Marshals Lose Track of Encrypted Radios Worth Millions, Endanger Security of Federal Judges, Witnesses, Others

Photo Credit: ReutersThe U.S. Marshals Service has lost track of at least 2,000 encrypted two-way radios and other communication devices valued at millions of dollars, according to internal agency documents, creating what some within the agency view as a security risk for federal judges, endangered witnesses and others.

The problem, which stretches back years, was laid out in detail to agency officials at least as early as 2011, when the Marshals were deploying new versions of the radios they use to securely communicate in the field. Agency leaders continued to have difficulty tracking their equipment even after they were warned about the problems by an internal technology office, according to the documents, which were obtained through Freedom of Information Act requests.

Some Marshals officials told The Wall Street Journal that besides the wasted money and resources, the inventory problems raise the possibility that criminals could get their hands on radios and listen to them to learn details of security or law-enforcement operations. Such radios are a key communications tool of U.S. Marshals.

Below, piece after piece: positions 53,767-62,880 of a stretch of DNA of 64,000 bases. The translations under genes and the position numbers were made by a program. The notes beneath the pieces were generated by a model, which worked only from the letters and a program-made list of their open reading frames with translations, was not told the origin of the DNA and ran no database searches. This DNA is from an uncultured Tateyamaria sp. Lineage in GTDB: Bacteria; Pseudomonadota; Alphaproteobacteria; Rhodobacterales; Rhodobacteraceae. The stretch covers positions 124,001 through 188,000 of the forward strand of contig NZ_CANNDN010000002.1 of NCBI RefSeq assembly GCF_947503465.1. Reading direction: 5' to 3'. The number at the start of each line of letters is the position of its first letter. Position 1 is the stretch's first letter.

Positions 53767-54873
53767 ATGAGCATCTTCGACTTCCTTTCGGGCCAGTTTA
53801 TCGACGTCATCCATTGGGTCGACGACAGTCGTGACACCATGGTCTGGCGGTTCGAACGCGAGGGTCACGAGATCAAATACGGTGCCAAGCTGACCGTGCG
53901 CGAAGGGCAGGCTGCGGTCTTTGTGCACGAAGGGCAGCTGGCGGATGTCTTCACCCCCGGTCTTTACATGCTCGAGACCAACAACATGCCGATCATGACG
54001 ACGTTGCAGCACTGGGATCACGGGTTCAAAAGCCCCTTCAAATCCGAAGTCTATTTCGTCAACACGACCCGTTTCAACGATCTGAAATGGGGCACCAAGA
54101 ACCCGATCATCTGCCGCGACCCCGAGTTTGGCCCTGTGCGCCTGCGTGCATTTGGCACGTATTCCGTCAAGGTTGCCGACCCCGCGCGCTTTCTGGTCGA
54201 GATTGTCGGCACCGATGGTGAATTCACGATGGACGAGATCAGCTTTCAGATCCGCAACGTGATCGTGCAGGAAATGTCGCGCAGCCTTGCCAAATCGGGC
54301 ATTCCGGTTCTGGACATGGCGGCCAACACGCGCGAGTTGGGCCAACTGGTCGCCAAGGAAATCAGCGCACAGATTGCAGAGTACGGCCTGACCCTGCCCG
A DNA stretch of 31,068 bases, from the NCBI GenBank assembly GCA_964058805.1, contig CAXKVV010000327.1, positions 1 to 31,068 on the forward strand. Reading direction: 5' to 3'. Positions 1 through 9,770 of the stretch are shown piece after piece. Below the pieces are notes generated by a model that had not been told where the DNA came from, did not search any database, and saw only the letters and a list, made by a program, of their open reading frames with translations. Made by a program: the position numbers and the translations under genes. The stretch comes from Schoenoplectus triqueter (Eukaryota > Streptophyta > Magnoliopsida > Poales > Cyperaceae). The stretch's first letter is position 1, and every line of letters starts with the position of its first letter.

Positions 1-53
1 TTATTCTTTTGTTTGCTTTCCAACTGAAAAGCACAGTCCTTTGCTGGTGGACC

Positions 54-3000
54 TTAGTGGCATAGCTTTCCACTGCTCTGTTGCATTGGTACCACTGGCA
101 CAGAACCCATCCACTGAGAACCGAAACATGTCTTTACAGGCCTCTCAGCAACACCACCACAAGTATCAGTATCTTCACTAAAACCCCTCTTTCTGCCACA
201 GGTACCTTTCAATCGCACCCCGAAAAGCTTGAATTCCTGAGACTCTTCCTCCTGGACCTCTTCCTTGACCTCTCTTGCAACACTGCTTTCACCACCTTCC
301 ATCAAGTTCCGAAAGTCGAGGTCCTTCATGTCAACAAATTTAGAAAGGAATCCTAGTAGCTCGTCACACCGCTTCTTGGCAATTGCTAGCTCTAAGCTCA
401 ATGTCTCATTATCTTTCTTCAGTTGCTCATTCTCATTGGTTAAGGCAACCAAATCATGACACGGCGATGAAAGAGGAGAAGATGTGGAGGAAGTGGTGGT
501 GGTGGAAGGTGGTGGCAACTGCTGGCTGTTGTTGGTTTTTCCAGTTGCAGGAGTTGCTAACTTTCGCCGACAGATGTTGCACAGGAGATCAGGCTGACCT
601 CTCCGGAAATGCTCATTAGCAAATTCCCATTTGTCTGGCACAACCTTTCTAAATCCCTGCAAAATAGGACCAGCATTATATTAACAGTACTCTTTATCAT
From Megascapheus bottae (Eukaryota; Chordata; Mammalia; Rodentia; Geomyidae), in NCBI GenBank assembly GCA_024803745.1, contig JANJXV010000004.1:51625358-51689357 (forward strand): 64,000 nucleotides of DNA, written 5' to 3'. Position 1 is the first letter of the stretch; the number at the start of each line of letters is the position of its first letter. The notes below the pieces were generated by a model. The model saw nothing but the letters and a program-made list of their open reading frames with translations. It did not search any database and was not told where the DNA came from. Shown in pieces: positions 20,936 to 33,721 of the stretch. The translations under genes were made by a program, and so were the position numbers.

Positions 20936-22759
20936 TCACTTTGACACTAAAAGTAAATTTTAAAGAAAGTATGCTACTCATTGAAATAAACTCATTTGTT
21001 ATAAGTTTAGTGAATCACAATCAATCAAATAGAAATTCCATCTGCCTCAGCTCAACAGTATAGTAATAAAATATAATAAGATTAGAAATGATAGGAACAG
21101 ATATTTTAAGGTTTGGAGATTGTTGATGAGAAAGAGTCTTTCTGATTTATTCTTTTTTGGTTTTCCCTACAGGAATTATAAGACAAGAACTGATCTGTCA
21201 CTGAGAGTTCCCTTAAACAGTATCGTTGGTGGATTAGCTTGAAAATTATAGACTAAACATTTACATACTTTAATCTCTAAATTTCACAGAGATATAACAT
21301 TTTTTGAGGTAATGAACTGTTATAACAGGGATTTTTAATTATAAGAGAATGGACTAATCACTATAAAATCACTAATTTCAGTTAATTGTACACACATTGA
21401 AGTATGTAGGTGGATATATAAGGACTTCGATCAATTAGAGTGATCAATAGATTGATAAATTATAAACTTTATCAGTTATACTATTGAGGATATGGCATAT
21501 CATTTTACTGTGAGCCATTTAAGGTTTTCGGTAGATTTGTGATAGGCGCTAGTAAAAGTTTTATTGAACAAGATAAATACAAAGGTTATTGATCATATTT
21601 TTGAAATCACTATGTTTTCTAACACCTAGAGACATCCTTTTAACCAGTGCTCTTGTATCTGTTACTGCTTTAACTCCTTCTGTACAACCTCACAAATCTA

USMS spokesman Drew Wade said the agency believes “this issue is in large part attributable to poor record keeping as a result of an older property-management system, as opposed to equipment being lost.”

The Marshals Service guards judges and federal courthouses, and it runs the Witness Security Program, which provides new identities and security to witnesses or their families at risk of being killed. The Marshals also seek to apprehend fugitives.

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